Accrued interest is likely to require adjusting entries by both the borrower and the lender prior to issuing their financial statements. Answer : Accrued expenses are reported in the current liabilities section of the balance sheet. Accrued expenses reported as current liabilities are the expenses that a company has incurred as of the balance sheet date, but have not yet been recorded or paid. Typical accrued expenses include wages, interest, utilities, repairs, bonuses, and taxes.
Accrued revenues are reported in the current assets section of the balance sheet. The accrued revenues reported on the balance sheet are the amounts earned by the company as of the balance sheet date that have not yet been recorded and the customers have not yet paid the company.
Accrued expenses and accrued revenues are also reflected in the income statement and in the statement of cash flows prepared under the indirect method. However, these financial statements reflect a time period instead of a point in time. What Is Prepaid Insurance? Answer : Prepaid insurance is the portion of an insurance premium that has been paid in advance and has not expired as of the date of the balance sheet. This unexpired cost is reported in the current asset account Prepaid Insurance.
As the amount of prepaid insurance expires, the expired cost is moved from the asset account Prepaid Insurance to the income statement account Insurance Expense. This is usually done at the end of each accounting period through an adjusting entry. Answer : If the dollar amount of supplies is significant, the amount of unused supplies as of the balance sheet date should be reported in the asset account Supplies or Supplies on Hand.
The supplies that have been used during the accounting period should be reported in the income statement account Supplies Expense. Basically, supplies are assets until they are used. When they are used, they become an expense. When the dollar amount of supplies is not significant, many companies will simply debit Supplies Expense when the supplies are purchased. They will report no supplies on hand or a small constant amount. This less-than-perfect accounting treatment of an insignificant amount is allowed because of an accounting concept known as materiality.
Answer : Some people use Provision for Doubtful Debts to mean the contra-asset account reported on the balance sheet. Others use Provision for Doubtful Debts to mean the expense reported on the income statement. If the expense is associated with extending credit outside of a company’s main selling activities, the credit loss will be reported as a nonoperating expense.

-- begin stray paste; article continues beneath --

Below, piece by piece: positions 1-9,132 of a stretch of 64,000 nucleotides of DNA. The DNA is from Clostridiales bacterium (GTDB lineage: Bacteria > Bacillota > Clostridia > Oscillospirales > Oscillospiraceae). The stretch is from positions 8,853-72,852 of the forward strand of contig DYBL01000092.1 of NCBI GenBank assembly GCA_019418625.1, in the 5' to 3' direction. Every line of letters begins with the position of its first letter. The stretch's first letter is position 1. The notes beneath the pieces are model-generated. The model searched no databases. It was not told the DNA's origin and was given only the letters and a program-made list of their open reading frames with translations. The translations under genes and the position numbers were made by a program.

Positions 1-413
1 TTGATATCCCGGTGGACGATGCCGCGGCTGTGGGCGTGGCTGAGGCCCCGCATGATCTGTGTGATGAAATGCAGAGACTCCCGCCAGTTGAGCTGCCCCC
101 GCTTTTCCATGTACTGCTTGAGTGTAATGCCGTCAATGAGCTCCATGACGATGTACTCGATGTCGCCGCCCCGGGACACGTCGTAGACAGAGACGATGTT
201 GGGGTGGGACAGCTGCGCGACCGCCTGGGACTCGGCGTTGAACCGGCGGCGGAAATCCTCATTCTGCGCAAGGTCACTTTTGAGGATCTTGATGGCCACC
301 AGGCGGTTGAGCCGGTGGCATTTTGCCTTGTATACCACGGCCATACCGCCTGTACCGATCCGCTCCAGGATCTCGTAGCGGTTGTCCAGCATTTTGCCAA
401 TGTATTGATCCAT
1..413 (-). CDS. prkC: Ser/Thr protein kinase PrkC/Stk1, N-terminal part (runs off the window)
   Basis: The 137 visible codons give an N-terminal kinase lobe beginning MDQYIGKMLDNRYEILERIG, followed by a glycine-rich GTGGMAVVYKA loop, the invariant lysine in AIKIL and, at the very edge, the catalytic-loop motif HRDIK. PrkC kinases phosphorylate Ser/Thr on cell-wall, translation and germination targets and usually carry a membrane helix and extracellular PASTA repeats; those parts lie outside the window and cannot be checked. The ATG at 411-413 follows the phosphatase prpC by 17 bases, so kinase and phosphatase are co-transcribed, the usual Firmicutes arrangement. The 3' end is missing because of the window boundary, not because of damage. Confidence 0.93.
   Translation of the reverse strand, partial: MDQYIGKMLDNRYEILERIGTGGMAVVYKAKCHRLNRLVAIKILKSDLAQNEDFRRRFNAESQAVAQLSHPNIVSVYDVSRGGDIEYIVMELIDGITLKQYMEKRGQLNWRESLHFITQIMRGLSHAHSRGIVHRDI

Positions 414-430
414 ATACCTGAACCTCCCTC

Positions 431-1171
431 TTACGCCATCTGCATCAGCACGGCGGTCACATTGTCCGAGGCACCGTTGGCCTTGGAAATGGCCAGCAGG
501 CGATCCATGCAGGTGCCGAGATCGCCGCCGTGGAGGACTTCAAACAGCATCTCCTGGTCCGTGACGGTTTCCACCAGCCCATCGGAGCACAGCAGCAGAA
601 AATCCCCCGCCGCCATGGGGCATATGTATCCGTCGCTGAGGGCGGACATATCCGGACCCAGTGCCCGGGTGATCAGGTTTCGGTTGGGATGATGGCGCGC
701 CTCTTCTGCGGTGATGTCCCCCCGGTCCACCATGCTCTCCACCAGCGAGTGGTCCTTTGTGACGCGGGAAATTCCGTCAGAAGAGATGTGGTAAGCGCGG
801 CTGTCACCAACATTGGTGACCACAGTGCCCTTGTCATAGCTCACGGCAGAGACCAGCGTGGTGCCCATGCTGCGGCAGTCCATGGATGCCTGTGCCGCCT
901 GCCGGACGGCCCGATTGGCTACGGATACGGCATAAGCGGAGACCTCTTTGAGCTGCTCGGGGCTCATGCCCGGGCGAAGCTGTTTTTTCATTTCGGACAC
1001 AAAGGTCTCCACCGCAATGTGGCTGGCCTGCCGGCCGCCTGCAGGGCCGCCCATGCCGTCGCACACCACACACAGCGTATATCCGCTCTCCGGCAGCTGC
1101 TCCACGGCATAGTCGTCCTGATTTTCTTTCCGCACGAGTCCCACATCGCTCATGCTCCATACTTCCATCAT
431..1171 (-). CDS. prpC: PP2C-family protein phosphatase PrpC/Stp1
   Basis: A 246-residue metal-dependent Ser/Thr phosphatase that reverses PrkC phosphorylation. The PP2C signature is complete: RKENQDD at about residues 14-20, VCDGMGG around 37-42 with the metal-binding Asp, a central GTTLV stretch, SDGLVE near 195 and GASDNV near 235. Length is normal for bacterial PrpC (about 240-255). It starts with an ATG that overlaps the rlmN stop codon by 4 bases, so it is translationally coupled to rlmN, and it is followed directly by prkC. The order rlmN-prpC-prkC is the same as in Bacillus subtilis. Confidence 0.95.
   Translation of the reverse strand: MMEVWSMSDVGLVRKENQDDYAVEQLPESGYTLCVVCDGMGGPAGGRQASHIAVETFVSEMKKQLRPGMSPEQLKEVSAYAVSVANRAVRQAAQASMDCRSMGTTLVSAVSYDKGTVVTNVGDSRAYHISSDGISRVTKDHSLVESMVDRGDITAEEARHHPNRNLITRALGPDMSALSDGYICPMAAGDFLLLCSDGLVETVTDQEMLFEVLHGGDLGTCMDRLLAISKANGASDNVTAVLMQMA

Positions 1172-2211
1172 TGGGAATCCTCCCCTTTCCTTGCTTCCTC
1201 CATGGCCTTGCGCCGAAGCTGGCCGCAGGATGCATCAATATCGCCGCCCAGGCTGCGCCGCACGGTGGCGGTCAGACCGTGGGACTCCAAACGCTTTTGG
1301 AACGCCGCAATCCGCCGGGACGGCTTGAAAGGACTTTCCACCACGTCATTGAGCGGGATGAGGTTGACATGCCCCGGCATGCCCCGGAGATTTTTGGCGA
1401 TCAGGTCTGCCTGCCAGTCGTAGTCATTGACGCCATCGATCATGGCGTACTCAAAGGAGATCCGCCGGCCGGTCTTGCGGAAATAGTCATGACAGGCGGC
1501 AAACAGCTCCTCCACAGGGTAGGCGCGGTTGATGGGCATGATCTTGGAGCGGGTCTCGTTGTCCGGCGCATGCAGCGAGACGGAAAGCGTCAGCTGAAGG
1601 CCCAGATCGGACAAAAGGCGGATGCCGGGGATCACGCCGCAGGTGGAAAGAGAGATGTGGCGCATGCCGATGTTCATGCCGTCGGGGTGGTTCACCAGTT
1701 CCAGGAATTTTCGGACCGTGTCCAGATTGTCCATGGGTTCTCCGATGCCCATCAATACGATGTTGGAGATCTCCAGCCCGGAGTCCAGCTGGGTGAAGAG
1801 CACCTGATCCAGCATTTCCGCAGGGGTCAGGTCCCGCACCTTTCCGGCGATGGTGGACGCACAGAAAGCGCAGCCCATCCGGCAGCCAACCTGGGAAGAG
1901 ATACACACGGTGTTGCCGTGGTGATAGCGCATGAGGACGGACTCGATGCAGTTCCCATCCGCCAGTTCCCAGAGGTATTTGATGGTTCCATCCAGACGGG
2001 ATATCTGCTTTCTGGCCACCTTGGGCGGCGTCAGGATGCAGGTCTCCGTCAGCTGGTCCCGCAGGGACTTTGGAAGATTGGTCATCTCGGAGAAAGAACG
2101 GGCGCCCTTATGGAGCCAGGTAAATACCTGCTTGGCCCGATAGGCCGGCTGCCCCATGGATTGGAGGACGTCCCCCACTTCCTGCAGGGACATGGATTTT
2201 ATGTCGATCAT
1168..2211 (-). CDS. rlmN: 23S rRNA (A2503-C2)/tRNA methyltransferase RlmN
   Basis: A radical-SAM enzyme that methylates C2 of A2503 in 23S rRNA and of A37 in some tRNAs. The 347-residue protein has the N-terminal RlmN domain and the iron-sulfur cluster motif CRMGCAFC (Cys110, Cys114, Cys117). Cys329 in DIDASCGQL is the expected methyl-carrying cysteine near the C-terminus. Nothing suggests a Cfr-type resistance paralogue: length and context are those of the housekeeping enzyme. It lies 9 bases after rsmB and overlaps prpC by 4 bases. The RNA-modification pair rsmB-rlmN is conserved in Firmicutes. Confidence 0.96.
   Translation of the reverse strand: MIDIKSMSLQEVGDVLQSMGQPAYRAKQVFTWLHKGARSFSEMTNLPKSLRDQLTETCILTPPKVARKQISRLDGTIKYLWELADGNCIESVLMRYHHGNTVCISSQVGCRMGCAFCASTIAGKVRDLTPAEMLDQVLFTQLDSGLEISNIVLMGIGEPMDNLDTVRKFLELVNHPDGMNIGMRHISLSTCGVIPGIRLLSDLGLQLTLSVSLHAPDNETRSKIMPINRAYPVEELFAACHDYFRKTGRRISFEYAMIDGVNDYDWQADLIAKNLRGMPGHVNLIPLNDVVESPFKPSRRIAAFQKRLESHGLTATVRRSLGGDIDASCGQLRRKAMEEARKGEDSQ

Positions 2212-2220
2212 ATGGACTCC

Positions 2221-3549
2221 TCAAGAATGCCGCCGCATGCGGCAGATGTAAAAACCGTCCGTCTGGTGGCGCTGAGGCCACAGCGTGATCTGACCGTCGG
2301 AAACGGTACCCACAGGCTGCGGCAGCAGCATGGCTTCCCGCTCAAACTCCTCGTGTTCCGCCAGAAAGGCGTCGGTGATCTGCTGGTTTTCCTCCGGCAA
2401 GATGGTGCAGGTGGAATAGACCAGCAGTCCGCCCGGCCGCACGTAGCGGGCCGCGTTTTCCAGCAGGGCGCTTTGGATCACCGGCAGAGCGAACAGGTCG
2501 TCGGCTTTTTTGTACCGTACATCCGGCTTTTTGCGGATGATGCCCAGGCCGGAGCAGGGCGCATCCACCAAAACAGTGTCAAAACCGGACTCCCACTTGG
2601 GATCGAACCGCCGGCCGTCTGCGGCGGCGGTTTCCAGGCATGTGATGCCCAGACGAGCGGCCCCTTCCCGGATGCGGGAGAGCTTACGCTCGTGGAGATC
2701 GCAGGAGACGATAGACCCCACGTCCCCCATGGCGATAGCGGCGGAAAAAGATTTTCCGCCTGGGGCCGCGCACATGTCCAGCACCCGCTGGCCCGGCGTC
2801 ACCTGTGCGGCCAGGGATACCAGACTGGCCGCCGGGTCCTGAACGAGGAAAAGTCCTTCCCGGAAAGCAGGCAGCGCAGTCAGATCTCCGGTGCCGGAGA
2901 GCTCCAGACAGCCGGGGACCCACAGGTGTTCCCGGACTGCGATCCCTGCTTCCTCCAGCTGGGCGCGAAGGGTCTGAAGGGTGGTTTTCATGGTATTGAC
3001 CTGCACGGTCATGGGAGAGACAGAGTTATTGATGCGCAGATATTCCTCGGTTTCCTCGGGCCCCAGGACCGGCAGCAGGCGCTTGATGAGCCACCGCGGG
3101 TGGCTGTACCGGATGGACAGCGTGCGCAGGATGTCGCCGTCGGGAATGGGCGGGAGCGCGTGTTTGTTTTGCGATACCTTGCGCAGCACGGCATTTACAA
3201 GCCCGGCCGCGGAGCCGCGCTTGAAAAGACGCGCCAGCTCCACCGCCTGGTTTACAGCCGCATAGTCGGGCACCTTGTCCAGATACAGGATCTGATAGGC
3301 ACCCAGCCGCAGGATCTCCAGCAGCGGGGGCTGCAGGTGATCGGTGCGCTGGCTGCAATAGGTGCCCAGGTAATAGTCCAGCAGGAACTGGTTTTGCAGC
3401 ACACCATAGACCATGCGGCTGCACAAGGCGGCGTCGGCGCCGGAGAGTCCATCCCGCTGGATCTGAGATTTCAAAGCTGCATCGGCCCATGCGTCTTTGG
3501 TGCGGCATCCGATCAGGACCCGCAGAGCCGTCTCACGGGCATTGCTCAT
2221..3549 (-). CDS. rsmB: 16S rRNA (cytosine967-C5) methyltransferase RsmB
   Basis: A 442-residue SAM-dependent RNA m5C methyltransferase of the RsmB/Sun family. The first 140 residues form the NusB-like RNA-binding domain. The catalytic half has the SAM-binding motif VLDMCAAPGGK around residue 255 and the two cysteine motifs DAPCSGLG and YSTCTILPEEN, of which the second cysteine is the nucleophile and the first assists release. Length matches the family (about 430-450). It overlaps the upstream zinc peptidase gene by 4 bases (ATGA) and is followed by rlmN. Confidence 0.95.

To avoid the confusion with the use of the word “provision”, the accounting textbooks often refer to the contra-asset account associated with accounts receivable as Allowance for Doubtful Accounts. The current period expense pertaining to accounts receivable is referred to as Bad Debt Expense, an operating expense. What Are Income Statement Accounts? Answer : Income statement accounts are one of two types of general ledger accounts.
Balance sheet accounts make up the other type. Income statement accounts are used to sort and store transactions involving revenues, expenses, gains, and losses. The income summary account is also an income statement account. The number of income statement accounts used at a large company could be in the thousands. Income statement accounts are described as temporary accounts because at the end of each accounting year the balances in the income statement accounts will be closed.
This means that the balances will be combined and the net amount will be transferred to a balance sheet equity account. In the case of a corporation, the equity account is Retained Earnings. In the case of a sole proprietorship it is the owner’s capital account. The closing of the income statement accounts at the end of an accounting year means that the income statement accounts will begin the subsequent year with zero balances.
As a result, the balances in the income statement accounts will be the year-to-date amounts. It will be helpful to remember that every adjusting entry will require at least one income statement account and at lease one balance sheet account. Answer : A prepaid expense might be recorded initially as 1 an expense, or 2 as an asset.
This cost covers the six month period of December 1 through May Let’s also assume that the company did not have any insurance prior to December 1. Usually there would be insurance coverage prior to December 1. In that case the year-to-date balance in the expense account should be equal to the expired insurance cost during the year-to-date period.
If there is a conflict between getting the prepaid asset balance to be correct and the expense balance to be correct, make certain that the prepaid asset balance is correct. What Is A Noncash Expense? Answer : A noncash expense is an expense that is reported on the income statement of the current accounting period, but there was no related cash payment during the period.